Fun Facts About China That Will Surprise You

China is one of the world’s most intriguing nations, boasting a rich history and fast-developing economy. Here are some interesting facts about China that may surprise you:

Ancient China was divided between various dynasties until its first emperor united them in 221 BC. Since the number four is considered unlucky in Chinese culture, many buildings and apartments do not contain a fourth floor.

The Great Wall

The Great Wall of China is one of its most iconic landmarks and must-see sites, spanning thousands of miles over deserts, grasslands and mountains. As well as being an icon for Chinese strength and nationalism, its design also symbolizes national identity.

It was built to protect Chinese populations from raids by nomads from the north known as Xiongnu and were enemies of Qin Shi Huang’s newly united China. Over 32 years, approximately 500,000 people worked to construct this first Great Wall out of stone and wood and covered with sticky rice that helped withstand earthquakes.

Following the Qin Dynasty, many different emperors continued to build and improve the Great Wall; however, its construction could not stop all attacks from the Xiongnu tribes. When Ming Dynasty succeeded Qin Dynasty, its first Emperor Hongwu established manning on the Great Wall as well as building fortresses along its length to ensure China would never again fall prey to outside forces.

The Great Wall is legendary and full of stunning stories passed down through generations. One such legend involves Meng Jiangnu whose husband Fan Qiliang had been sent to build it; she found out his body in one of its sections after not hearing from him for some time, weeping bitterly while weeping and howling so loudly that her tears caused part of it to collapse.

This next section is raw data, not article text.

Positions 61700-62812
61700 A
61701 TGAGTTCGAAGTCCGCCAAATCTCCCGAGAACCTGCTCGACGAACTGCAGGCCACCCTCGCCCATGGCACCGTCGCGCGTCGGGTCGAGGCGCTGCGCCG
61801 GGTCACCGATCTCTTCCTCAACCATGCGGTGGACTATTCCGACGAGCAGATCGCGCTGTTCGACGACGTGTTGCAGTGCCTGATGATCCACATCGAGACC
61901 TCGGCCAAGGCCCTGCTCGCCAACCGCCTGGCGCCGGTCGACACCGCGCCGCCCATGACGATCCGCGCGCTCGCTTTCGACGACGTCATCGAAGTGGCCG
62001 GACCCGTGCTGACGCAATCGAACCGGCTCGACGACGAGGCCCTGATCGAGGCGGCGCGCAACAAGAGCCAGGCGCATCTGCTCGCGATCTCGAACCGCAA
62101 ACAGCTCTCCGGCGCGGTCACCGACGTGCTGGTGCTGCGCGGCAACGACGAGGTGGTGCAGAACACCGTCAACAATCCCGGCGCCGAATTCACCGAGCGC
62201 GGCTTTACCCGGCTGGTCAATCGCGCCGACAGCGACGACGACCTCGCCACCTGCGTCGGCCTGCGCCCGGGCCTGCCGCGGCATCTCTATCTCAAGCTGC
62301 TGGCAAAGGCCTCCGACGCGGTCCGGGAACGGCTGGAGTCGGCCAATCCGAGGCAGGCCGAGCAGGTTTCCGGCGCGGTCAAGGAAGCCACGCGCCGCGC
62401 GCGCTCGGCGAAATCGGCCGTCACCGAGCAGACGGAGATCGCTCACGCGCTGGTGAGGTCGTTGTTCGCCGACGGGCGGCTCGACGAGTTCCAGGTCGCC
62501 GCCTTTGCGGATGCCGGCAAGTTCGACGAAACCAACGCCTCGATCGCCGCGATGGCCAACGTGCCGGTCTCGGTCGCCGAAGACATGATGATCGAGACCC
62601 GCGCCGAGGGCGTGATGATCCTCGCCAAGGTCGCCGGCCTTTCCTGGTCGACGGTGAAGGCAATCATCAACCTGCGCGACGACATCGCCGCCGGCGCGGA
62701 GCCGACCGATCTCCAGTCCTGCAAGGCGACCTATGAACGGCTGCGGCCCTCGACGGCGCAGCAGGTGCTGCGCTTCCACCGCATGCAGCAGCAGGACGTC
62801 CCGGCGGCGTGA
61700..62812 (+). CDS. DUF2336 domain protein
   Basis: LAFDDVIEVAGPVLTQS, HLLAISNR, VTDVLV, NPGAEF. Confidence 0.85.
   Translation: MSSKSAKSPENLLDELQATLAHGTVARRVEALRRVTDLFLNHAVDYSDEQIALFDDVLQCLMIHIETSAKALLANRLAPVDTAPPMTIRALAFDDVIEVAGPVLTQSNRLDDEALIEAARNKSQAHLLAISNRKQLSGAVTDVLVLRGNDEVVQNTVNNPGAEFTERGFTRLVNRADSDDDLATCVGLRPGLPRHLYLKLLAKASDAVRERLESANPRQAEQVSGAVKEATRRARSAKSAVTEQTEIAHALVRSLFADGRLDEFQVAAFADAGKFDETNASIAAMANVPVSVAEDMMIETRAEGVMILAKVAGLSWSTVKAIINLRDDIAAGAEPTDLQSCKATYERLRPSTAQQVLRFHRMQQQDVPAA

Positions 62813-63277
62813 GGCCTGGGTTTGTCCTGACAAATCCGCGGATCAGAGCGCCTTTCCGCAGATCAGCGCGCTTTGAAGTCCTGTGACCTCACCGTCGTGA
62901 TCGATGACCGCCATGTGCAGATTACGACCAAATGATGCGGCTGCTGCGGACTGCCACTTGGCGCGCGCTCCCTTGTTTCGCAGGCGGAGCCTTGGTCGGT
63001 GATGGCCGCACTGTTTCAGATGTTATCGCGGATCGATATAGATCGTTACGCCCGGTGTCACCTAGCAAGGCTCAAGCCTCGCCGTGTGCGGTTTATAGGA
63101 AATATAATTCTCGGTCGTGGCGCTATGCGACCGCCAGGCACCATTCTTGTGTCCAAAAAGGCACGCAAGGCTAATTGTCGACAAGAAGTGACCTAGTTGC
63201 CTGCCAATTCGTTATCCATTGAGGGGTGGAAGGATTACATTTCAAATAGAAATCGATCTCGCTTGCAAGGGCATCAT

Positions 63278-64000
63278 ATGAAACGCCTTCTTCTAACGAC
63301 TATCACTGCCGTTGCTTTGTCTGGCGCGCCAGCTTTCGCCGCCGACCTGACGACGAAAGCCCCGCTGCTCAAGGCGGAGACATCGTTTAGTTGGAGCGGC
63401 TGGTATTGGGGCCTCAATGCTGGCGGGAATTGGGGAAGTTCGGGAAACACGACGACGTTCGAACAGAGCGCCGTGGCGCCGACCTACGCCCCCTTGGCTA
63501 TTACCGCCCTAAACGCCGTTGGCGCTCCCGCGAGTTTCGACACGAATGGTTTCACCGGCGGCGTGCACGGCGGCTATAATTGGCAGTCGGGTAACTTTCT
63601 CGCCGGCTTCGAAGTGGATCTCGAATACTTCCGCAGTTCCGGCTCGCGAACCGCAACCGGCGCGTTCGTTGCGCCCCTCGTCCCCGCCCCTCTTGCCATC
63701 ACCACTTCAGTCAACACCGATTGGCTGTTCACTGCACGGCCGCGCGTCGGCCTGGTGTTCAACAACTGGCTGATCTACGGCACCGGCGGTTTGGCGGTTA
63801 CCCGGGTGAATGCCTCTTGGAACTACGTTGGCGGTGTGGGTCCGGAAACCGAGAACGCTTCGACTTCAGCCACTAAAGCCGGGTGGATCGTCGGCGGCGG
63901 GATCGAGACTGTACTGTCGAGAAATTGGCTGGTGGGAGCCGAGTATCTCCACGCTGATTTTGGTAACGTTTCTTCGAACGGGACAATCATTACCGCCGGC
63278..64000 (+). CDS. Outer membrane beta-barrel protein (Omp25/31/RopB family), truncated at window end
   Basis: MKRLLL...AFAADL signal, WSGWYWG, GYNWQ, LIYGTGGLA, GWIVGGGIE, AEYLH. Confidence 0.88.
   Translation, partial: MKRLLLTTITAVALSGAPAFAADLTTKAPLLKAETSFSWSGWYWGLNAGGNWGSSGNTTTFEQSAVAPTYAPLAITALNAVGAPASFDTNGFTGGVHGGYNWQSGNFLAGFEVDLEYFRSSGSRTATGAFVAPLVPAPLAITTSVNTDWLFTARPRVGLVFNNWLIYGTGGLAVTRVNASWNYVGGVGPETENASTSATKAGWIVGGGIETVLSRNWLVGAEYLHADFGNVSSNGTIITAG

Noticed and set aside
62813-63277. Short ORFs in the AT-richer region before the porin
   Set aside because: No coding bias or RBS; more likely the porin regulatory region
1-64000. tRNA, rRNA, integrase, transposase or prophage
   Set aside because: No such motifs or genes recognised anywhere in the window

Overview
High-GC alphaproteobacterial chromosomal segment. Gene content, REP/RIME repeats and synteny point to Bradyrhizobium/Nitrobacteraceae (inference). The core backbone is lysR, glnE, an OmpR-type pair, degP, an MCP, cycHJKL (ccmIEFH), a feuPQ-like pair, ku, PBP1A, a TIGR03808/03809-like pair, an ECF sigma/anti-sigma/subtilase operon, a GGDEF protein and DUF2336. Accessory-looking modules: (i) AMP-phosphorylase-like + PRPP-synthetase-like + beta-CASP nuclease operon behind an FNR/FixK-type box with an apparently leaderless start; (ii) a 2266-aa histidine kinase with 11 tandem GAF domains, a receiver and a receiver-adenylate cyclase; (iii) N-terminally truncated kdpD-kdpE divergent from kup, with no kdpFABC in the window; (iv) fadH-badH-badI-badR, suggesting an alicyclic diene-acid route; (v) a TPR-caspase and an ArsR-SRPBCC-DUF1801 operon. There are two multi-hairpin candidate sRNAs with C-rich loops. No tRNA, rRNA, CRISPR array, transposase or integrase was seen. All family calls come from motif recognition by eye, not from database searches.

The Olympic Games

The Olympic Games is a global sporting event featuring athletes from around the globe competing for medals at an international sporting event held every four years, organized by the International Olympic Committee. Every four years a different country hosts these Games; hosting cities decide what sports will be featured and provide facilities for them as well as hosting both opening and closing ceremonies!

The modern Olympics began in 1896 after they were revived by Frenchman Pierre de Coubertin. Since then, these popular and widely attended Games have attracted over 200 countries, featuring athletes training hard for events that compete for gold, silver or bronze medals; but more importantly they celebrate cultural diversity!

Ancient Olympic Games were part of a religious festival dedicated to Zeus. Held every four years between August and September and known as Olympiads, the Games featured 192 events called stades that included foot races, jumps, throws and wrestling matches – plus pentathlon, boxing and chariot racing! In 648 B.C, pankration fighting was added for no-holds-barred competition between athletes at Mount Olympus sanctuary.

The XXXI Olympiad marked a first for Olympic history by featuring both summer and winter events simultaneously, and marked the inaugural participation of women competitors in these Games. North Korea and Indonesia boycotted them, however the games continued as scheduled.

The Panda

The Giant Panda is one of the world’s most beloved creatures, famed for its black-and-white fur and cuddly appearance. But its endangered status and human interference threaten its future existence.

Though giant pandas are carnivorous animals, they primarily consume bamboo as their daily diet. Consuming 28 pounds per day to satisfy its nutritional requirements and feasting eagerly by pulling stalks off with their long wrist bones which act like thumbs is what sustains their diet – though occasionally rodents or birds will also make an appearance!

Pandas have long been revered as symbols of China’s strength and friendship, their black-and-white coloring representing the balance between yin and yang in Chinese philosophy. Some say these creatures resemble tigers but without their fierceness – peaceful creatures who do not attack others.